Molly Peterson Environment Correspondent
Molly Peterson is an award-winning environment correspondent at Southern California Public Radio.
Molly has reported, edited, directed programs, and produced stories for NPR and NPR shows including "Day to Day" and KQED's "California Report." She was a contributing producer for Nick Spitzer's weekly music program, "American Routes," and reported for "Living on Earth" in the Gulf of Mexico after Hurricanes Katrina & Rita. Prior to joining KPCC, she produced a nationally-distributed radio documentary about New Orleans called "Finding Solid Ground."
A former LA Press Club radio journalist of the year, Molly reported on the faulty pumps installed at New Orleans canals after Hurricane Katrina. That project was a finalist for an Investigative Reporters and Editors award.
Molly worked for NPR American legal affairs correspondent Nina Totenberg during the Clinton Impeachment.
She studied international politics at Georgetown University's School of Foreign Service, and graduated from UC Hastings College of the Law. She is an inactive member of the State Bar of California.
Molly was lucky enough to grow up climbing northern California trees and fishing eastern Sierra waters.
Stories by Molly Peterson
Poor neighborhoods near refineries and power plants could benefit from laws requiring greenhouse gas cuts that also aim to reduce pollution. KPCC's Molly Peterson has more on a new report from the Hewlett Foundation.
Imperial County officials have agreed to develop stricter air quality rules after a long battle over how to control dust in the region. Health advocates cheer the move.
[CORRECTED 6:48 PM, thanks to @ericgarcetti. I confused my Sugarbaker girls, though I had the right one in mind; Dixie Carter played Julia.]
The water rationing system in the city of Los Angeles, which has limited outdoor watering to Mondays and Thursdays, contributed to a rash of water main breaks in the summer of 2009. That's the conclusion of an independent team led by a USC engineer who reported to the Environment and Energy Committee of the Los Angeles City Council. The LA Department of Water and Power says its engineers must read the report before responding to it.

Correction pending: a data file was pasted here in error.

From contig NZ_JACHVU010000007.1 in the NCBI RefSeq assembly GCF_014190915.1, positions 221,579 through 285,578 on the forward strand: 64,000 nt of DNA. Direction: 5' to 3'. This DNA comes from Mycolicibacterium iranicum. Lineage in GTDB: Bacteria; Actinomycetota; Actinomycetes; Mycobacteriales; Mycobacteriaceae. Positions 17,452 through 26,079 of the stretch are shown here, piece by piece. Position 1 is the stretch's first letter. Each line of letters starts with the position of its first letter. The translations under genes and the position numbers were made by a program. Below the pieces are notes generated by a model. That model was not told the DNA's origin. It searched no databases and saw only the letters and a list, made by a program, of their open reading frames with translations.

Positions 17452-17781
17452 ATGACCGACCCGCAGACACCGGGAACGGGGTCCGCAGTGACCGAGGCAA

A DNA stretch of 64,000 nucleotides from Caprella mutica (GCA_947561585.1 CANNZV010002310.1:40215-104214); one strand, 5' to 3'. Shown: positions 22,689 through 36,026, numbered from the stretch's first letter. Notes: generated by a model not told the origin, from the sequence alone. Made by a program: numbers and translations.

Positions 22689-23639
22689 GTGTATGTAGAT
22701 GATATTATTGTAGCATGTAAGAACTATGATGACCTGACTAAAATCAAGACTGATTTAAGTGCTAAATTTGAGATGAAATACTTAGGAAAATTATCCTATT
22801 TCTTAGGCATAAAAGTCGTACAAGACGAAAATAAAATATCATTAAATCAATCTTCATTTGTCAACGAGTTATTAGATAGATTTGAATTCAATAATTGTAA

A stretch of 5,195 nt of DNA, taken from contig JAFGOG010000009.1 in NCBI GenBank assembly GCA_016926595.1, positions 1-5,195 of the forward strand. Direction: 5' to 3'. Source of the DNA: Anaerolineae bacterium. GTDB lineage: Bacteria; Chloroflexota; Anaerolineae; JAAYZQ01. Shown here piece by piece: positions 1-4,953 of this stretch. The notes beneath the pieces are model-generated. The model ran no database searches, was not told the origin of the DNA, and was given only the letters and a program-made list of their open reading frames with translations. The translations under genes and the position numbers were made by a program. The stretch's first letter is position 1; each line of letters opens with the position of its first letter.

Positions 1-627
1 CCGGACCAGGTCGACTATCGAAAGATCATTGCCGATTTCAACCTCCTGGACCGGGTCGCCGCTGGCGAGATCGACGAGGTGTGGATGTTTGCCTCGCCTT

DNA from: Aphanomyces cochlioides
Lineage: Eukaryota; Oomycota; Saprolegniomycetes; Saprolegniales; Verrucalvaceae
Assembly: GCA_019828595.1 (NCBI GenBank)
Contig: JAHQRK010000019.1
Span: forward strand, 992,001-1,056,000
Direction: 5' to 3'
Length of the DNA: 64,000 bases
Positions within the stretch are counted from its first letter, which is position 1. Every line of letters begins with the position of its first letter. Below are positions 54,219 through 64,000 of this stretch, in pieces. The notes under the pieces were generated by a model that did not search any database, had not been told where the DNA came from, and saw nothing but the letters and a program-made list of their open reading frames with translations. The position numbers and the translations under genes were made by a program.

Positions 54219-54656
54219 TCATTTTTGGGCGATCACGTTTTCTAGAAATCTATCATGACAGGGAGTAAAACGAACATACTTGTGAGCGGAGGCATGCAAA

Imperial County officials have agreed to develop stricter air quality rules after a long battle over how to control dust. KPCC’s Molly Peterson reports.
City officials appointed Freeman to a six-month term as interim general manager at the Los Angeles Department of Water and Power.
Santa Barbara environmentalists say they may have improved a plan that would allow a Texas-based oil company to drill offshore. KPCC's Molly Peterson says that activists maintain the revised plan would win more support from skeptics.
Los Angeles city officials have no official word on who will fill the soon-to-be-vacant general manager spot at the Department of Water and Power. But KPCC's Molly Peterson reports that the city’s mayor has picked a new water and power commissioner.
Los Angeles city managers are slashing budgets and preparing for possible furloughs as L.A.'s mayor, the City Council and the Department of Water and Power bicker over deepening budget woes.
Water and power bills in the city of Los Angeles won't go up for at least three months. That's because last night, the city council and DWP commissioners dueled to a standoff about how much to raise bills. (Audio: KPCC’s Molly Peterson has been covering this issue. She told Steve Julian what the standoff is all about.)
A divided Los Angeles city council has recommended an immediate increase in energy rates for Department of Water and Power customers. KPCC's Molly Peterson reports that the council vote water and power commissioners.
In downtown Los Angeles, the Skid Row Housing Trust has broken ground on a new mixed-use project that will provide housing and support services for a hundred formerly homeless people.
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Los Angeles Mayor Antonio Villaraigosa is urging members of the city council to support what he calls a compromise plan to raise energy rates more slowly and with more reforms at the city’s Department of Water and Power.
Conservative lawmakers and petroleum companies are campaigning to suspend California laws that aim to cut the state’s impact on global warming. Opponents of the new mandates argue that they'll harm Californians and their economy. KPCC’s Molly Peterson reports on a new report air quality officials hope will quiet critics of the law known as AB-32.